Power and sexual politics in a university setting:
David Mamet's play 30 years on is brilliant

“I tell you that you are vile and repulsive”

Jonathan Slinger as John and Rosie Sheehy as Carol (Photo: Nobby Clark)

Oleanna is a superb play and under Lucy Bailey’s direction it is well balanced.  John and Carol and their rights and wrongs are as debatable as Greek tragedy.  The question for me in Oleanna is not primarily sexism but power. 

I worked for nigh on ten years in charge of investigating university complaints and met failing students like Carol, arrogant lecturers like John (and caring ones), students with unrealistic ideas as to what their work was worth and the occasional sex addict.  This last experience needs to be the subject of my own play!   

So much of what, professor in the USA, lecturer here, John (Jonathan Slinger) says and does is unprofessional.  His phone should be switched off when he has a student in the room.  More importantly the basis for his power is academic judgment, a teacher’s right to decide what is good work and has merit and what is poor.  In offering Carol (Rosie Sheehy) an A for just attending extra classes he completely devalues his power base as that grade A is unlikely to be earnt. 

Any complainant should not be seen on their own, there should be a witness recording what is said, but that procedural stricture would interfere with David Mamet’s dramatic licence.  So let’s deal with the realities of this electrifying play.

In the first act, we wait with Carol, in his book lined study, for John to turn round and get off the phone.  He has his back to Carol as he argues with his wife and the realtor about a house they want to purchase.  It is the height of rudeness.  Never once during the call, does he apologise for this distraction and erosion of her appointment time with him, nor does he look at her.

On the phone, he is discussing an easement, a right of way on the sale property and she is taking notes.  When he finally puts down the phone, they discuss a piece of work she has failed and she says, “I have to pass this course.”  She has not understood some of the basic concepts, she melts down in distress and at last gets some sympathetic behaviour from him.  He puts his hand on her shoulder. 

A physics teacher at my son’s school repeatedly put his hands on their shoulders and leant on them.  The boys put drawing pins pin upwards inside the shoulder of their blazers as an effective deterrent.

John starts to relate to Carol and tells her how he was regarded as stupid at school. He offers her a grade A if she will come to extra classes with him, appearing to genuinely want to help her pass. 

In Act Two, Rosie comes to his office.  More confident than she was in the first act, she has complained about him for sexual harassment and has damning notes.  John was being assessed by the university for tenure, a permanent appointment at this university which would mean security and a rise in salary.  John is overconfident at the likely result that he would win the complaint on appeal but meanwhile he would lose his tenure, his house and his deposit.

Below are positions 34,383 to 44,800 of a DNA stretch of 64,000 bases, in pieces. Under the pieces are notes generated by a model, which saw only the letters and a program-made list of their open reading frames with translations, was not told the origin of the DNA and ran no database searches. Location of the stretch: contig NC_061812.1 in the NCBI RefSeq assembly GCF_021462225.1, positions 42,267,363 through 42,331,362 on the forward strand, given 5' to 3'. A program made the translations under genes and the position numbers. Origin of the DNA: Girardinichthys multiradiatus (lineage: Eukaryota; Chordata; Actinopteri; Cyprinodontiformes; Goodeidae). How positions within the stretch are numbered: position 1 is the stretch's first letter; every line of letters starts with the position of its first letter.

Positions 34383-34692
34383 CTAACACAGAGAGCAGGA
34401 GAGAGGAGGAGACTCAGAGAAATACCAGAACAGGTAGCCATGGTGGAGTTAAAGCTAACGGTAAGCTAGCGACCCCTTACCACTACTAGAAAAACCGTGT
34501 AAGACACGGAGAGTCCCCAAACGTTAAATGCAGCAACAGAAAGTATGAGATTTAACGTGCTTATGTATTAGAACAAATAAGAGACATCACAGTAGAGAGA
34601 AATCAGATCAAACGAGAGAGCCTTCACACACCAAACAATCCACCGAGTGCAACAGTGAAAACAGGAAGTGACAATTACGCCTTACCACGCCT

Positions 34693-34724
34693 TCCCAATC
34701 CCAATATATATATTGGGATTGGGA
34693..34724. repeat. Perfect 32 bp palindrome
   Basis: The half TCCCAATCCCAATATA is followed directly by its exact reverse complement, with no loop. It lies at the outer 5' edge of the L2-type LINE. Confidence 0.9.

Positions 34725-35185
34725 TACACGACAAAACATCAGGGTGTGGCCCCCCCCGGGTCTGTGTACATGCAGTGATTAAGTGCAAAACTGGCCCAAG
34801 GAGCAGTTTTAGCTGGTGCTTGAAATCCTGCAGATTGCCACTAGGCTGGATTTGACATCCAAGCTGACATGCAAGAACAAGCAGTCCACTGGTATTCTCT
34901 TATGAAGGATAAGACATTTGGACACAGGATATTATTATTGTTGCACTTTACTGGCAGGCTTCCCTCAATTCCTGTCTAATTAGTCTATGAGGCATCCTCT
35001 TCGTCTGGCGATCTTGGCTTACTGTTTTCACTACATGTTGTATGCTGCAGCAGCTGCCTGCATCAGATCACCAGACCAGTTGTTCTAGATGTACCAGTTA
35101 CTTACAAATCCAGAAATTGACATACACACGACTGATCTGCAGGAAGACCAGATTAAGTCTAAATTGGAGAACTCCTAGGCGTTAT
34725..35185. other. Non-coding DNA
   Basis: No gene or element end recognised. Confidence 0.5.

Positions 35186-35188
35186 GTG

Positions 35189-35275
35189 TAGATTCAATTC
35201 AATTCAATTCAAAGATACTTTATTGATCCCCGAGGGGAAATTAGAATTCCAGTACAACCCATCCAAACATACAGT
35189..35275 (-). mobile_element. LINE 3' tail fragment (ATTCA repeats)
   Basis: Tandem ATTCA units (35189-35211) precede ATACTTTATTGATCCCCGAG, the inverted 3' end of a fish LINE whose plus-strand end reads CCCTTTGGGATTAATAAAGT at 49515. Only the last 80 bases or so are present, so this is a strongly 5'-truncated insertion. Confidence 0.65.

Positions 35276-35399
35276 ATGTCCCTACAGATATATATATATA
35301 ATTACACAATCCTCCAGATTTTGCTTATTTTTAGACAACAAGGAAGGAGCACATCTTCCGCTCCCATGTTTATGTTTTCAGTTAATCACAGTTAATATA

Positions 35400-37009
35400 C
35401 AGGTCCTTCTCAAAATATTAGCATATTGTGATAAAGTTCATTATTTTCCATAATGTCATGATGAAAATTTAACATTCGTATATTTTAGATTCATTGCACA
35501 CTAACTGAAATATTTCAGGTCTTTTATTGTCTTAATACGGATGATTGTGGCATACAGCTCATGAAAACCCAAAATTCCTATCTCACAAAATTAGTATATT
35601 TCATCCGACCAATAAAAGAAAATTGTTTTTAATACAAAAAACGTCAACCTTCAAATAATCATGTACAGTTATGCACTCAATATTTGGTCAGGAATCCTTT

It would be too much to hope that the phone didn’t ring during this crucial interview but yes it does and John says, “I’m dealing with it now.” 

Act Three sees Carol power dressed, frock and wearing heels, and more articulate having been supported by some people she calls “her group”.   On first seeing Oleanna, many of the middle aged and older male critics sided with the lecturer John.  I get the feeling that with Lucy Bailey directing and with the recent events of “Me Too”, that more will see what wrongs the student has been subject to.  It may not be exactly as she describes it because that is her perception and she may be, as the justices put it, “over egging the pudding”.  For me, John has the responsibility to behave better, he is meant to be the professional and he has power over her learning. 

The performances are tip top. Never for a moment do you see Johnathan Slinger as anything other than this shambolic, stressed, impulsive and maladroit academic and Rosie Sheehy is a great find making the journey of the play from failing underconfident student to assertive and eloquent woman.    

Do not miss this play which opened in Bath pre-final (hopefully) lockdown last December.  It is so very good, that I am going to award it Theatrevibe’s rarity of five stars!

Jonathan Slinger as John and Rosie Sheehy as Carol (Photo: Nobby Clark)

Production Notes

Written by David Mamet

Directed by Lucy Bailey



Jonathan Slinger

Rosie Sheehy


Director: Lucy Bailey

Designer: Alex Eales

Lighting Designer: Oliver Fenwick

Sound Designer: Jon Nicholls

Assistant Director: Lucy Waterhouse


Running Time: One hour 20 minutes without an interval

Booking to 23rd October 2021


Arts Theatre

6-7 Great Newport Street

London, WC2B 7JH

Phone: 020 7836 8463

Tube: Leicester Square

Reviewed by Lizzie Loveridge at the

Arts Theatre

on 28th July 2021